Much has been made of the fact that Megillat Esther is one of only two books in Tanach that do not contain any explicit mention of God. The standard explanation for this is that it is meant to show Divine Providence, that God is active in everyday life, not just when performing open miracles. The entire narrative of the Megilla never mentions God, and yet He is understood to be pulling the strings behind the scenes.
The only time this is even hinted at in the story is when Mordechai is convincing Esther to go in front of the King and plead for the lives of the Jews. Responding to her objection on the grounds that an unsolicited appearance before the King carries the death penalty, Mordechai makes a somewhat cryptic allusion to a big-picture historical dynamic:
“Do not think that you will escape [the fate of] all the Jews by being in the king’s palace. For if you will remain silent at this time, relief and salvation will come to the Jews from another source, and you and the house of your father will be lost. And who knows if it is not for just such a time that you reached this royal position.”
This seems to allude to some larger plan. Mordechai claims to know that whether or not Esther goes to the King, the outcome will be the same. The Jewish people will be saved. The conclusion often drawn from this is that actions do not directly affect outcomes, as those are in the hands of God. Humans can only make the correct decisions and pass ‘tests’, but not directly cause anything to happen.
Putting aside for a moment the intuitive and philosophical objections to this picture, is this warranted by the text? Mordechai does say that the Jewish people will be saved in some other way, but he also says that if Esther doesn’t go, she and the house of her father will be lost, so her actions apparently directly affect at least that part of the outcome.
Furthermore, the survival of the Jewish people is something that is explicitly guaranteed in the Torah, so when Mordechai says that salvation will come from some other place, it doesn’t have to mean that all outcomes are unaffected by human action, but only that in this particular instance where there is a divine promise, it can be relied upon.
Another issue is the question of how Mordechai knew of the specific outcome. Even if we say that Divine Providence works in the way outlined above, and Mordechai knew that Esther’s actions wouldn’t affect things one way or the other, he should have said just that, “don’t think that your inaction can save you, what shall be, shall be, one way or the other”. This seems to support my hypothesis of Mordechai referring to the Torah’s guarantee of Jewish survival.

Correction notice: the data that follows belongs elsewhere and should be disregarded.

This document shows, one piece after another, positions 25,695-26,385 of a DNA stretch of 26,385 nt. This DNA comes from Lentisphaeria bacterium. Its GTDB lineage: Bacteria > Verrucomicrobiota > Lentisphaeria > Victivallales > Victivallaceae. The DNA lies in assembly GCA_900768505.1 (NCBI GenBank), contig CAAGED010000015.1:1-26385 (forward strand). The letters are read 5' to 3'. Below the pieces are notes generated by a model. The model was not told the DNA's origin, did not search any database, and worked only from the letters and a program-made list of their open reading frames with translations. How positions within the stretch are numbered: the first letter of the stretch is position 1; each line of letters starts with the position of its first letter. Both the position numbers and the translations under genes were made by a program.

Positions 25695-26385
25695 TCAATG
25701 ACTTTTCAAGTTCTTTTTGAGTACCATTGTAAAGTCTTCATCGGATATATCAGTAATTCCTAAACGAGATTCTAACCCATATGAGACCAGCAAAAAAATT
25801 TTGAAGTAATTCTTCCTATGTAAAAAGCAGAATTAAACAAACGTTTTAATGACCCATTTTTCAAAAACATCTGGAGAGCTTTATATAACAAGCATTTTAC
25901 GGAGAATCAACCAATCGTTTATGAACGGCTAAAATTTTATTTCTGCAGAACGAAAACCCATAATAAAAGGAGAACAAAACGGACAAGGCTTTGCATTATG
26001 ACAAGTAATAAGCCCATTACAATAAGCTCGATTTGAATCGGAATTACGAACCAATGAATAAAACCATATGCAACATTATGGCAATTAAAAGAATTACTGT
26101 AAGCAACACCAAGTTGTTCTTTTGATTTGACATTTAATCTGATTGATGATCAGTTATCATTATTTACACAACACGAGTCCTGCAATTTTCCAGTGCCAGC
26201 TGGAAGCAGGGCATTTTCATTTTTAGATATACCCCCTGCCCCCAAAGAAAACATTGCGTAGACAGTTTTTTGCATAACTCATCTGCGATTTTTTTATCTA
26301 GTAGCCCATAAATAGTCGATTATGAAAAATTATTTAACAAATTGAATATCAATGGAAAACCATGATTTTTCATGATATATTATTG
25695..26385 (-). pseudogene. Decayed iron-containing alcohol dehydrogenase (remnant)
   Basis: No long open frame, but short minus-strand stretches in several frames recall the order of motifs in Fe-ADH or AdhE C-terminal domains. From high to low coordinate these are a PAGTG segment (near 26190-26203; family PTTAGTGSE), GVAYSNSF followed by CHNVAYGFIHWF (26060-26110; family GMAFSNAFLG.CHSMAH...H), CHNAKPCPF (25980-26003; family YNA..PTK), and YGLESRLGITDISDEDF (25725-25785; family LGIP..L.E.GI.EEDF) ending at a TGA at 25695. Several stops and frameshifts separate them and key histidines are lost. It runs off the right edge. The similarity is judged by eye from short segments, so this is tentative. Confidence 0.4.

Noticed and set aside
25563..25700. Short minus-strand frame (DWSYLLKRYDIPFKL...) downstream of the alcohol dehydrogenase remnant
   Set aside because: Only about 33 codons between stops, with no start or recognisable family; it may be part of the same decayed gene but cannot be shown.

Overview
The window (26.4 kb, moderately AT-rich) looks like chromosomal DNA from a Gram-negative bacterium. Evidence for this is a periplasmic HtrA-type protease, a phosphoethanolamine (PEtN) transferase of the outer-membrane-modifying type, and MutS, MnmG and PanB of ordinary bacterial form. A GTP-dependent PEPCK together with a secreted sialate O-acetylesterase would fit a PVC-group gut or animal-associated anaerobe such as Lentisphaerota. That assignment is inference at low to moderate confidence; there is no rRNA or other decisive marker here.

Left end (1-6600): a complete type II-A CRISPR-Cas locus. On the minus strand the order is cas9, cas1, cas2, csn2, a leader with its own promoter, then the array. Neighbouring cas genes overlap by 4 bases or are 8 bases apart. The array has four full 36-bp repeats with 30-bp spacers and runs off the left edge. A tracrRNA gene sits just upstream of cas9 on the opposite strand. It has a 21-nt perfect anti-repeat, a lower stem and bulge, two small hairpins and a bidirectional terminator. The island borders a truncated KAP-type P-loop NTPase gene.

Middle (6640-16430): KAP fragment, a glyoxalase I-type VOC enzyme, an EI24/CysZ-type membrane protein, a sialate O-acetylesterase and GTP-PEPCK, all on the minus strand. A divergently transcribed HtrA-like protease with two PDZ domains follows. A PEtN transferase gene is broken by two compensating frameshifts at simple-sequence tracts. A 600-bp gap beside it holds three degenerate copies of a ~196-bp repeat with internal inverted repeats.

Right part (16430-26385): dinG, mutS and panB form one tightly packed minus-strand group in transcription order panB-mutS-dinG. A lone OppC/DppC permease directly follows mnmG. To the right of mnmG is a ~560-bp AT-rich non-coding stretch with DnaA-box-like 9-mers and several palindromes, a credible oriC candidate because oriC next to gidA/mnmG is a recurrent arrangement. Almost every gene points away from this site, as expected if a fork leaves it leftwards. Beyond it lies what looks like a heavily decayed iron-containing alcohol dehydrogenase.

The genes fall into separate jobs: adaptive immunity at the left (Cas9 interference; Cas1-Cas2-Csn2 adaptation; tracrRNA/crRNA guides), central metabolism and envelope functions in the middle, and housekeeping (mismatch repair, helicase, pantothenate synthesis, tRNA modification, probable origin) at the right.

All of this suggests that we might be justified in positing a more nuanced account of the Divine Providence being shown in Megillat Esther in general, and in this passage in particular.
Mordechai seems to be reading the situation with a certain narrative consciousness. He sees Esther’s remarkable ascent to the crown as a sign of some kind of Divine Providence, yes, but I would call it more of a working out of the Divine Narrative. God must have some purpose in setting things up so that Esther becomes Queen, but it is entirely up to her to see the importance of her situation, and to act accordingly. The way things are poised is indeed part of God’s plan, but Esther’s response to them is entirely her choice.
The kind of model I have in mind here is one where God works his will in the world through the free choices and actions of people so as to create a story, a narrative of history, exhibiting lessons for mankind. Even if, metaphysically speaking, God is technically making everything happen, He is committed to doing so according to the natural patterns of things, so that people can respond to situations based on patterns they understand. Thus, for all practical intents and purposes, people are affecting outcomes, because they are working with the patterns that God sets out.
Divine Providence doesn’t mean that the regular patterns of the world, especially the moral patterns, are insignificant.
People think that seeing as God is involved in making things happen and we can’t be sure what His purposes are, and therefore what He will do, considerations of practical consequences should not enter into our decision making, only the Law, only Halacha, only what we are Instructed-To-Do. On this account we should discount all experience of the consequences of actions, as they’re not really consequences of the actions, but rather just what happened to follow.